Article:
In tackling this crisis, international cooperation assumes a new level of importance. The financing demands are truly staggering and only through close cooperation can we meet this challenge. We will need to work closely between the public and private sectors, particularly helping the private sector get back on its feet and in this way, facilitate the preservation and creation of new jobs. Bearing in mind the Bank Group’s comparative advantage, we’ll work with clients and partners—the public and private sectors, and organizations from the multilateral to the community level—to develop innovative approaches  that can speed progress in fighting the pandemic and transform crisis into opportunity.

I’m optimistic that, with perseverance and unwavering support, some countries will be able to reach the resilient recovery stage sooner than we can imagine today. And that makes it especially important that we all start thinking about how each developing country can rebuild better. It’s a long road, and we will need a true global coalition to respond at the scale needed to flatten the curve of the pandemic and steepen the curve of recovery. But we will get there.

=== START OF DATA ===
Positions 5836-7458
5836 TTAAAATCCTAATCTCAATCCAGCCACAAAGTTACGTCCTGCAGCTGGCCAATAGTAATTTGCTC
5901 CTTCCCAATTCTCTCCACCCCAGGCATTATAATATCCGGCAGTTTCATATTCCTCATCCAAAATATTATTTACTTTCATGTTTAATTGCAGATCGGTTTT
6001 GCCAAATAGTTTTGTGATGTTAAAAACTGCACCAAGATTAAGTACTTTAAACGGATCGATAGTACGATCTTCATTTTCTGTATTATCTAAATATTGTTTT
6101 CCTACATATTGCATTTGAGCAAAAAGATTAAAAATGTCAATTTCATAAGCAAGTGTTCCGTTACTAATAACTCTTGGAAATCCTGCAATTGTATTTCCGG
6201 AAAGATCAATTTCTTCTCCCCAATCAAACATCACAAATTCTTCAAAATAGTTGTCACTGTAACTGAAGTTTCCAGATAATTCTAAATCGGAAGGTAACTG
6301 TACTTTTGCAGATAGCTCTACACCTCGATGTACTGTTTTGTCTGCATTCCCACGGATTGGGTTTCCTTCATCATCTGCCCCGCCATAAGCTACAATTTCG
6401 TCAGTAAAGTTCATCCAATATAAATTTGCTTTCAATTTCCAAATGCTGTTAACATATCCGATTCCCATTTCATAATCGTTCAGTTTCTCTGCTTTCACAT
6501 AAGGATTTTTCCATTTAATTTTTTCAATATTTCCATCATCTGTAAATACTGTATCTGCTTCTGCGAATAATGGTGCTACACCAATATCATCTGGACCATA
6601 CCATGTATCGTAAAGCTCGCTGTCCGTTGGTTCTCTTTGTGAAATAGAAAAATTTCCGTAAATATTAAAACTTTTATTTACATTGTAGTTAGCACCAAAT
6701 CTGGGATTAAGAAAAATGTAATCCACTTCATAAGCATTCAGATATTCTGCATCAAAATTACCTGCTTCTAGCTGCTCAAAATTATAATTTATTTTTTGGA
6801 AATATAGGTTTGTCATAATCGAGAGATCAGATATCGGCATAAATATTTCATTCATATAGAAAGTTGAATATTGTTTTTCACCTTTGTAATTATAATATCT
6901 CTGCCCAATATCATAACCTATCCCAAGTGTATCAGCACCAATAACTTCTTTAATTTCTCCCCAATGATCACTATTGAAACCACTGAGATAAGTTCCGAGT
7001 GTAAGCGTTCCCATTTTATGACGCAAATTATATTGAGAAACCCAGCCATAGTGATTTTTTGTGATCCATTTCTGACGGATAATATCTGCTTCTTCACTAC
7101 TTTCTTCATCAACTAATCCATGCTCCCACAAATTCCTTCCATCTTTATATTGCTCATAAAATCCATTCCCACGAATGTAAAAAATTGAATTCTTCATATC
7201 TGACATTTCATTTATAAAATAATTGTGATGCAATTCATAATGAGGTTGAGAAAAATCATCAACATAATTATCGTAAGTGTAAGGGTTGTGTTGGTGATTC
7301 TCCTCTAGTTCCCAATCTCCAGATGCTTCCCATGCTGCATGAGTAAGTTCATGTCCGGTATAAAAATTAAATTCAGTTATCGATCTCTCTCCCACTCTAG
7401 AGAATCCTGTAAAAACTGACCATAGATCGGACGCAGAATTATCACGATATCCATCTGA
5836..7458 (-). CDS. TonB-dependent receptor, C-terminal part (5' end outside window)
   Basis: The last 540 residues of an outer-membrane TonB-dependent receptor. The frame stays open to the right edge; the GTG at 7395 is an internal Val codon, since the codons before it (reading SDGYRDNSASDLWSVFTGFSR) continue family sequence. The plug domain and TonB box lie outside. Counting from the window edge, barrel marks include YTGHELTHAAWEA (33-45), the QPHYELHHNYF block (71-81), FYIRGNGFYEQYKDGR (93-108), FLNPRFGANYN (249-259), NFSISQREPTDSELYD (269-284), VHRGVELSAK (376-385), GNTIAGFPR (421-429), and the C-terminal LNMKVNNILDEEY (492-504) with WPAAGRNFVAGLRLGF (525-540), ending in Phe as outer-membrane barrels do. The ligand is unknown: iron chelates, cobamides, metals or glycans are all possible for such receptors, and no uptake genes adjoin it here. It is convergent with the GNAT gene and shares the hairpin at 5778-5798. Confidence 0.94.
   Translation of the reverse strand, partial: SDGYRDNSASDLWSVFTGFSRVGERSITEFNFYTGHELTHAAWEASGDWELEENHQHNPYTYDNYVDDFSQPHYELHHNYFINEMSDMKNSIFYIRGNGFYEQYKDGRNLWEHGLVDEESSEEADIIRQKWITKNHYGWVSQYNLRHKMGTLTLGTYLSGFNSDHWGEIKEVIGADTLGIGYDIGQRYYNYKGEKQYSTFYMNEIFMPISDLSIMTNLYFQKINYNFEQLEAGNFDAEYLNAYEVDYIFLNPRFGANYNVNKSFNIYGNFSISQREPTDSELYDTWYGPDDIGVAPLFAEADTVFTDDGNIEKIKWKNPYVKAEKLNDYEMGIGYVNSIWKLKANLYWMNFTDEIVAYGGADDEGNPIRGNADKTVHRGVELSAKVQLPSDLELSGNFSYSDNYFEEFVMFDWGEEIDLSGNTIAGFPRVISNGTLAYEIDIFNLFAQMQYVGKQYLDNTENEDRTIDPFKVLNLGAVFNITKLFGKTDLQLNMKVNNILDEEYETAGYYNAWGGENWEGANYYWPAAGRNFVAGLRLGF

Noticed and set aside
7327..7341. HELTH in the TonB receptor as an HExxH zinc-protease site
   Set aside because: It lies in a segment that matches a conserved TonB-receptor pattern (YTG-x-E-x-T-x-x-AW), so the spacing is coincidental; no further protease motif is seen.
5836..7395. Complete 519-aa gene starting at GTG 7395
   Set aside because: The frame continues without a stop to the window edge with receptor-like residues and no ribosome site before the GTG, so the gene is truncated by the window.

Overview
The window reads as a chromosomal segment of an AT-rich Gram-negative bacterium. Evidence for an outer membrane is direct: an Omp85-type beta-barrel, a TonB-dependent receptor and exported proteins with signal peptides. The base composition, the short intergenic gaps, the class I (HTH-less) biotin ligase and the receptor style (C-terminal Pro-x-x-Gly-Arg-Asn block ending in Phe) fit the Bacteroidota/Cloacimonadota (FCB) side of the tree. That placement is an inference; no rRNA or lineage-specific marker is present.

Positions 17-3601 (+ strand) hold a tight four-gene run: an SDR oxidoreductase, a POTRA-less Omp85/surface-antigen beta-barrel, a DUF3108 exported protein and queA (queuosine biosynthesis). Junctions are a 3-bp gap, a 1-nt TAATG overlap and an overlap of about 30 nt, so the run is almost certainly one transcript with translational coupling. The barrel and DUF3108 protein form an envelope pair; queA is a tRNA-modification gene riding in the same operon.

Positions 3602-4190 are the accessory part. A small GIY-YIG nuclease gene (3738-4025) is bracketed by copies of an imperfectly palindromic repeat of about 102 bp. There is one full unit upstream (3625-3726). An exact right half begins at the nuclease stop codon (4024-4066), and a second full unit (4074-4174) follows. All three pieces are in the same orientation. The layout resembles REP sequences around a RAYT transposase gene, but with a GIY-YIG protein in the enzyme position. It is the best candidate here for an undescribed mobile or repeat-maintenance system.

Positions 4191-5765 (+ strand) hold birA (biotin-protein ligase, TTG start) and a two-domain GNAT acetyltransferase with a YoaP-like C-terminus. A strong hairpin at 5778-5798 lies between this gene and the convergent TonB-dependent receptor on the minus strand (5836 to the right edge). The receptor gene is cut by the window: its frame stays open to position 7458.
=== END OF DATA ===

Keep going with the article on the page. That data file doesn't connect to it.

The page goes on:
Kaganga John
September 10, 2021

There is a great need for the World Bank to set up a responsive mechanism to finance grass root organisation with limited bureaucracy
so that it can also deal directly with pro and post pandemic covid-19 as it is directly supporting governments and big institutions to curb the pandemic.

Enrique Lopez
September 10, 2021

Mr. Axel, how can we deal with our local authorities in order to improve actions to procure emergency goods and services. BFP alternatives has become a great initiative for Latin American Countries but inside the Goverment agecies sometimes procurement activities supported by WB, the decisions made in the ministries are very slow and have an impact on the implementation of the programs.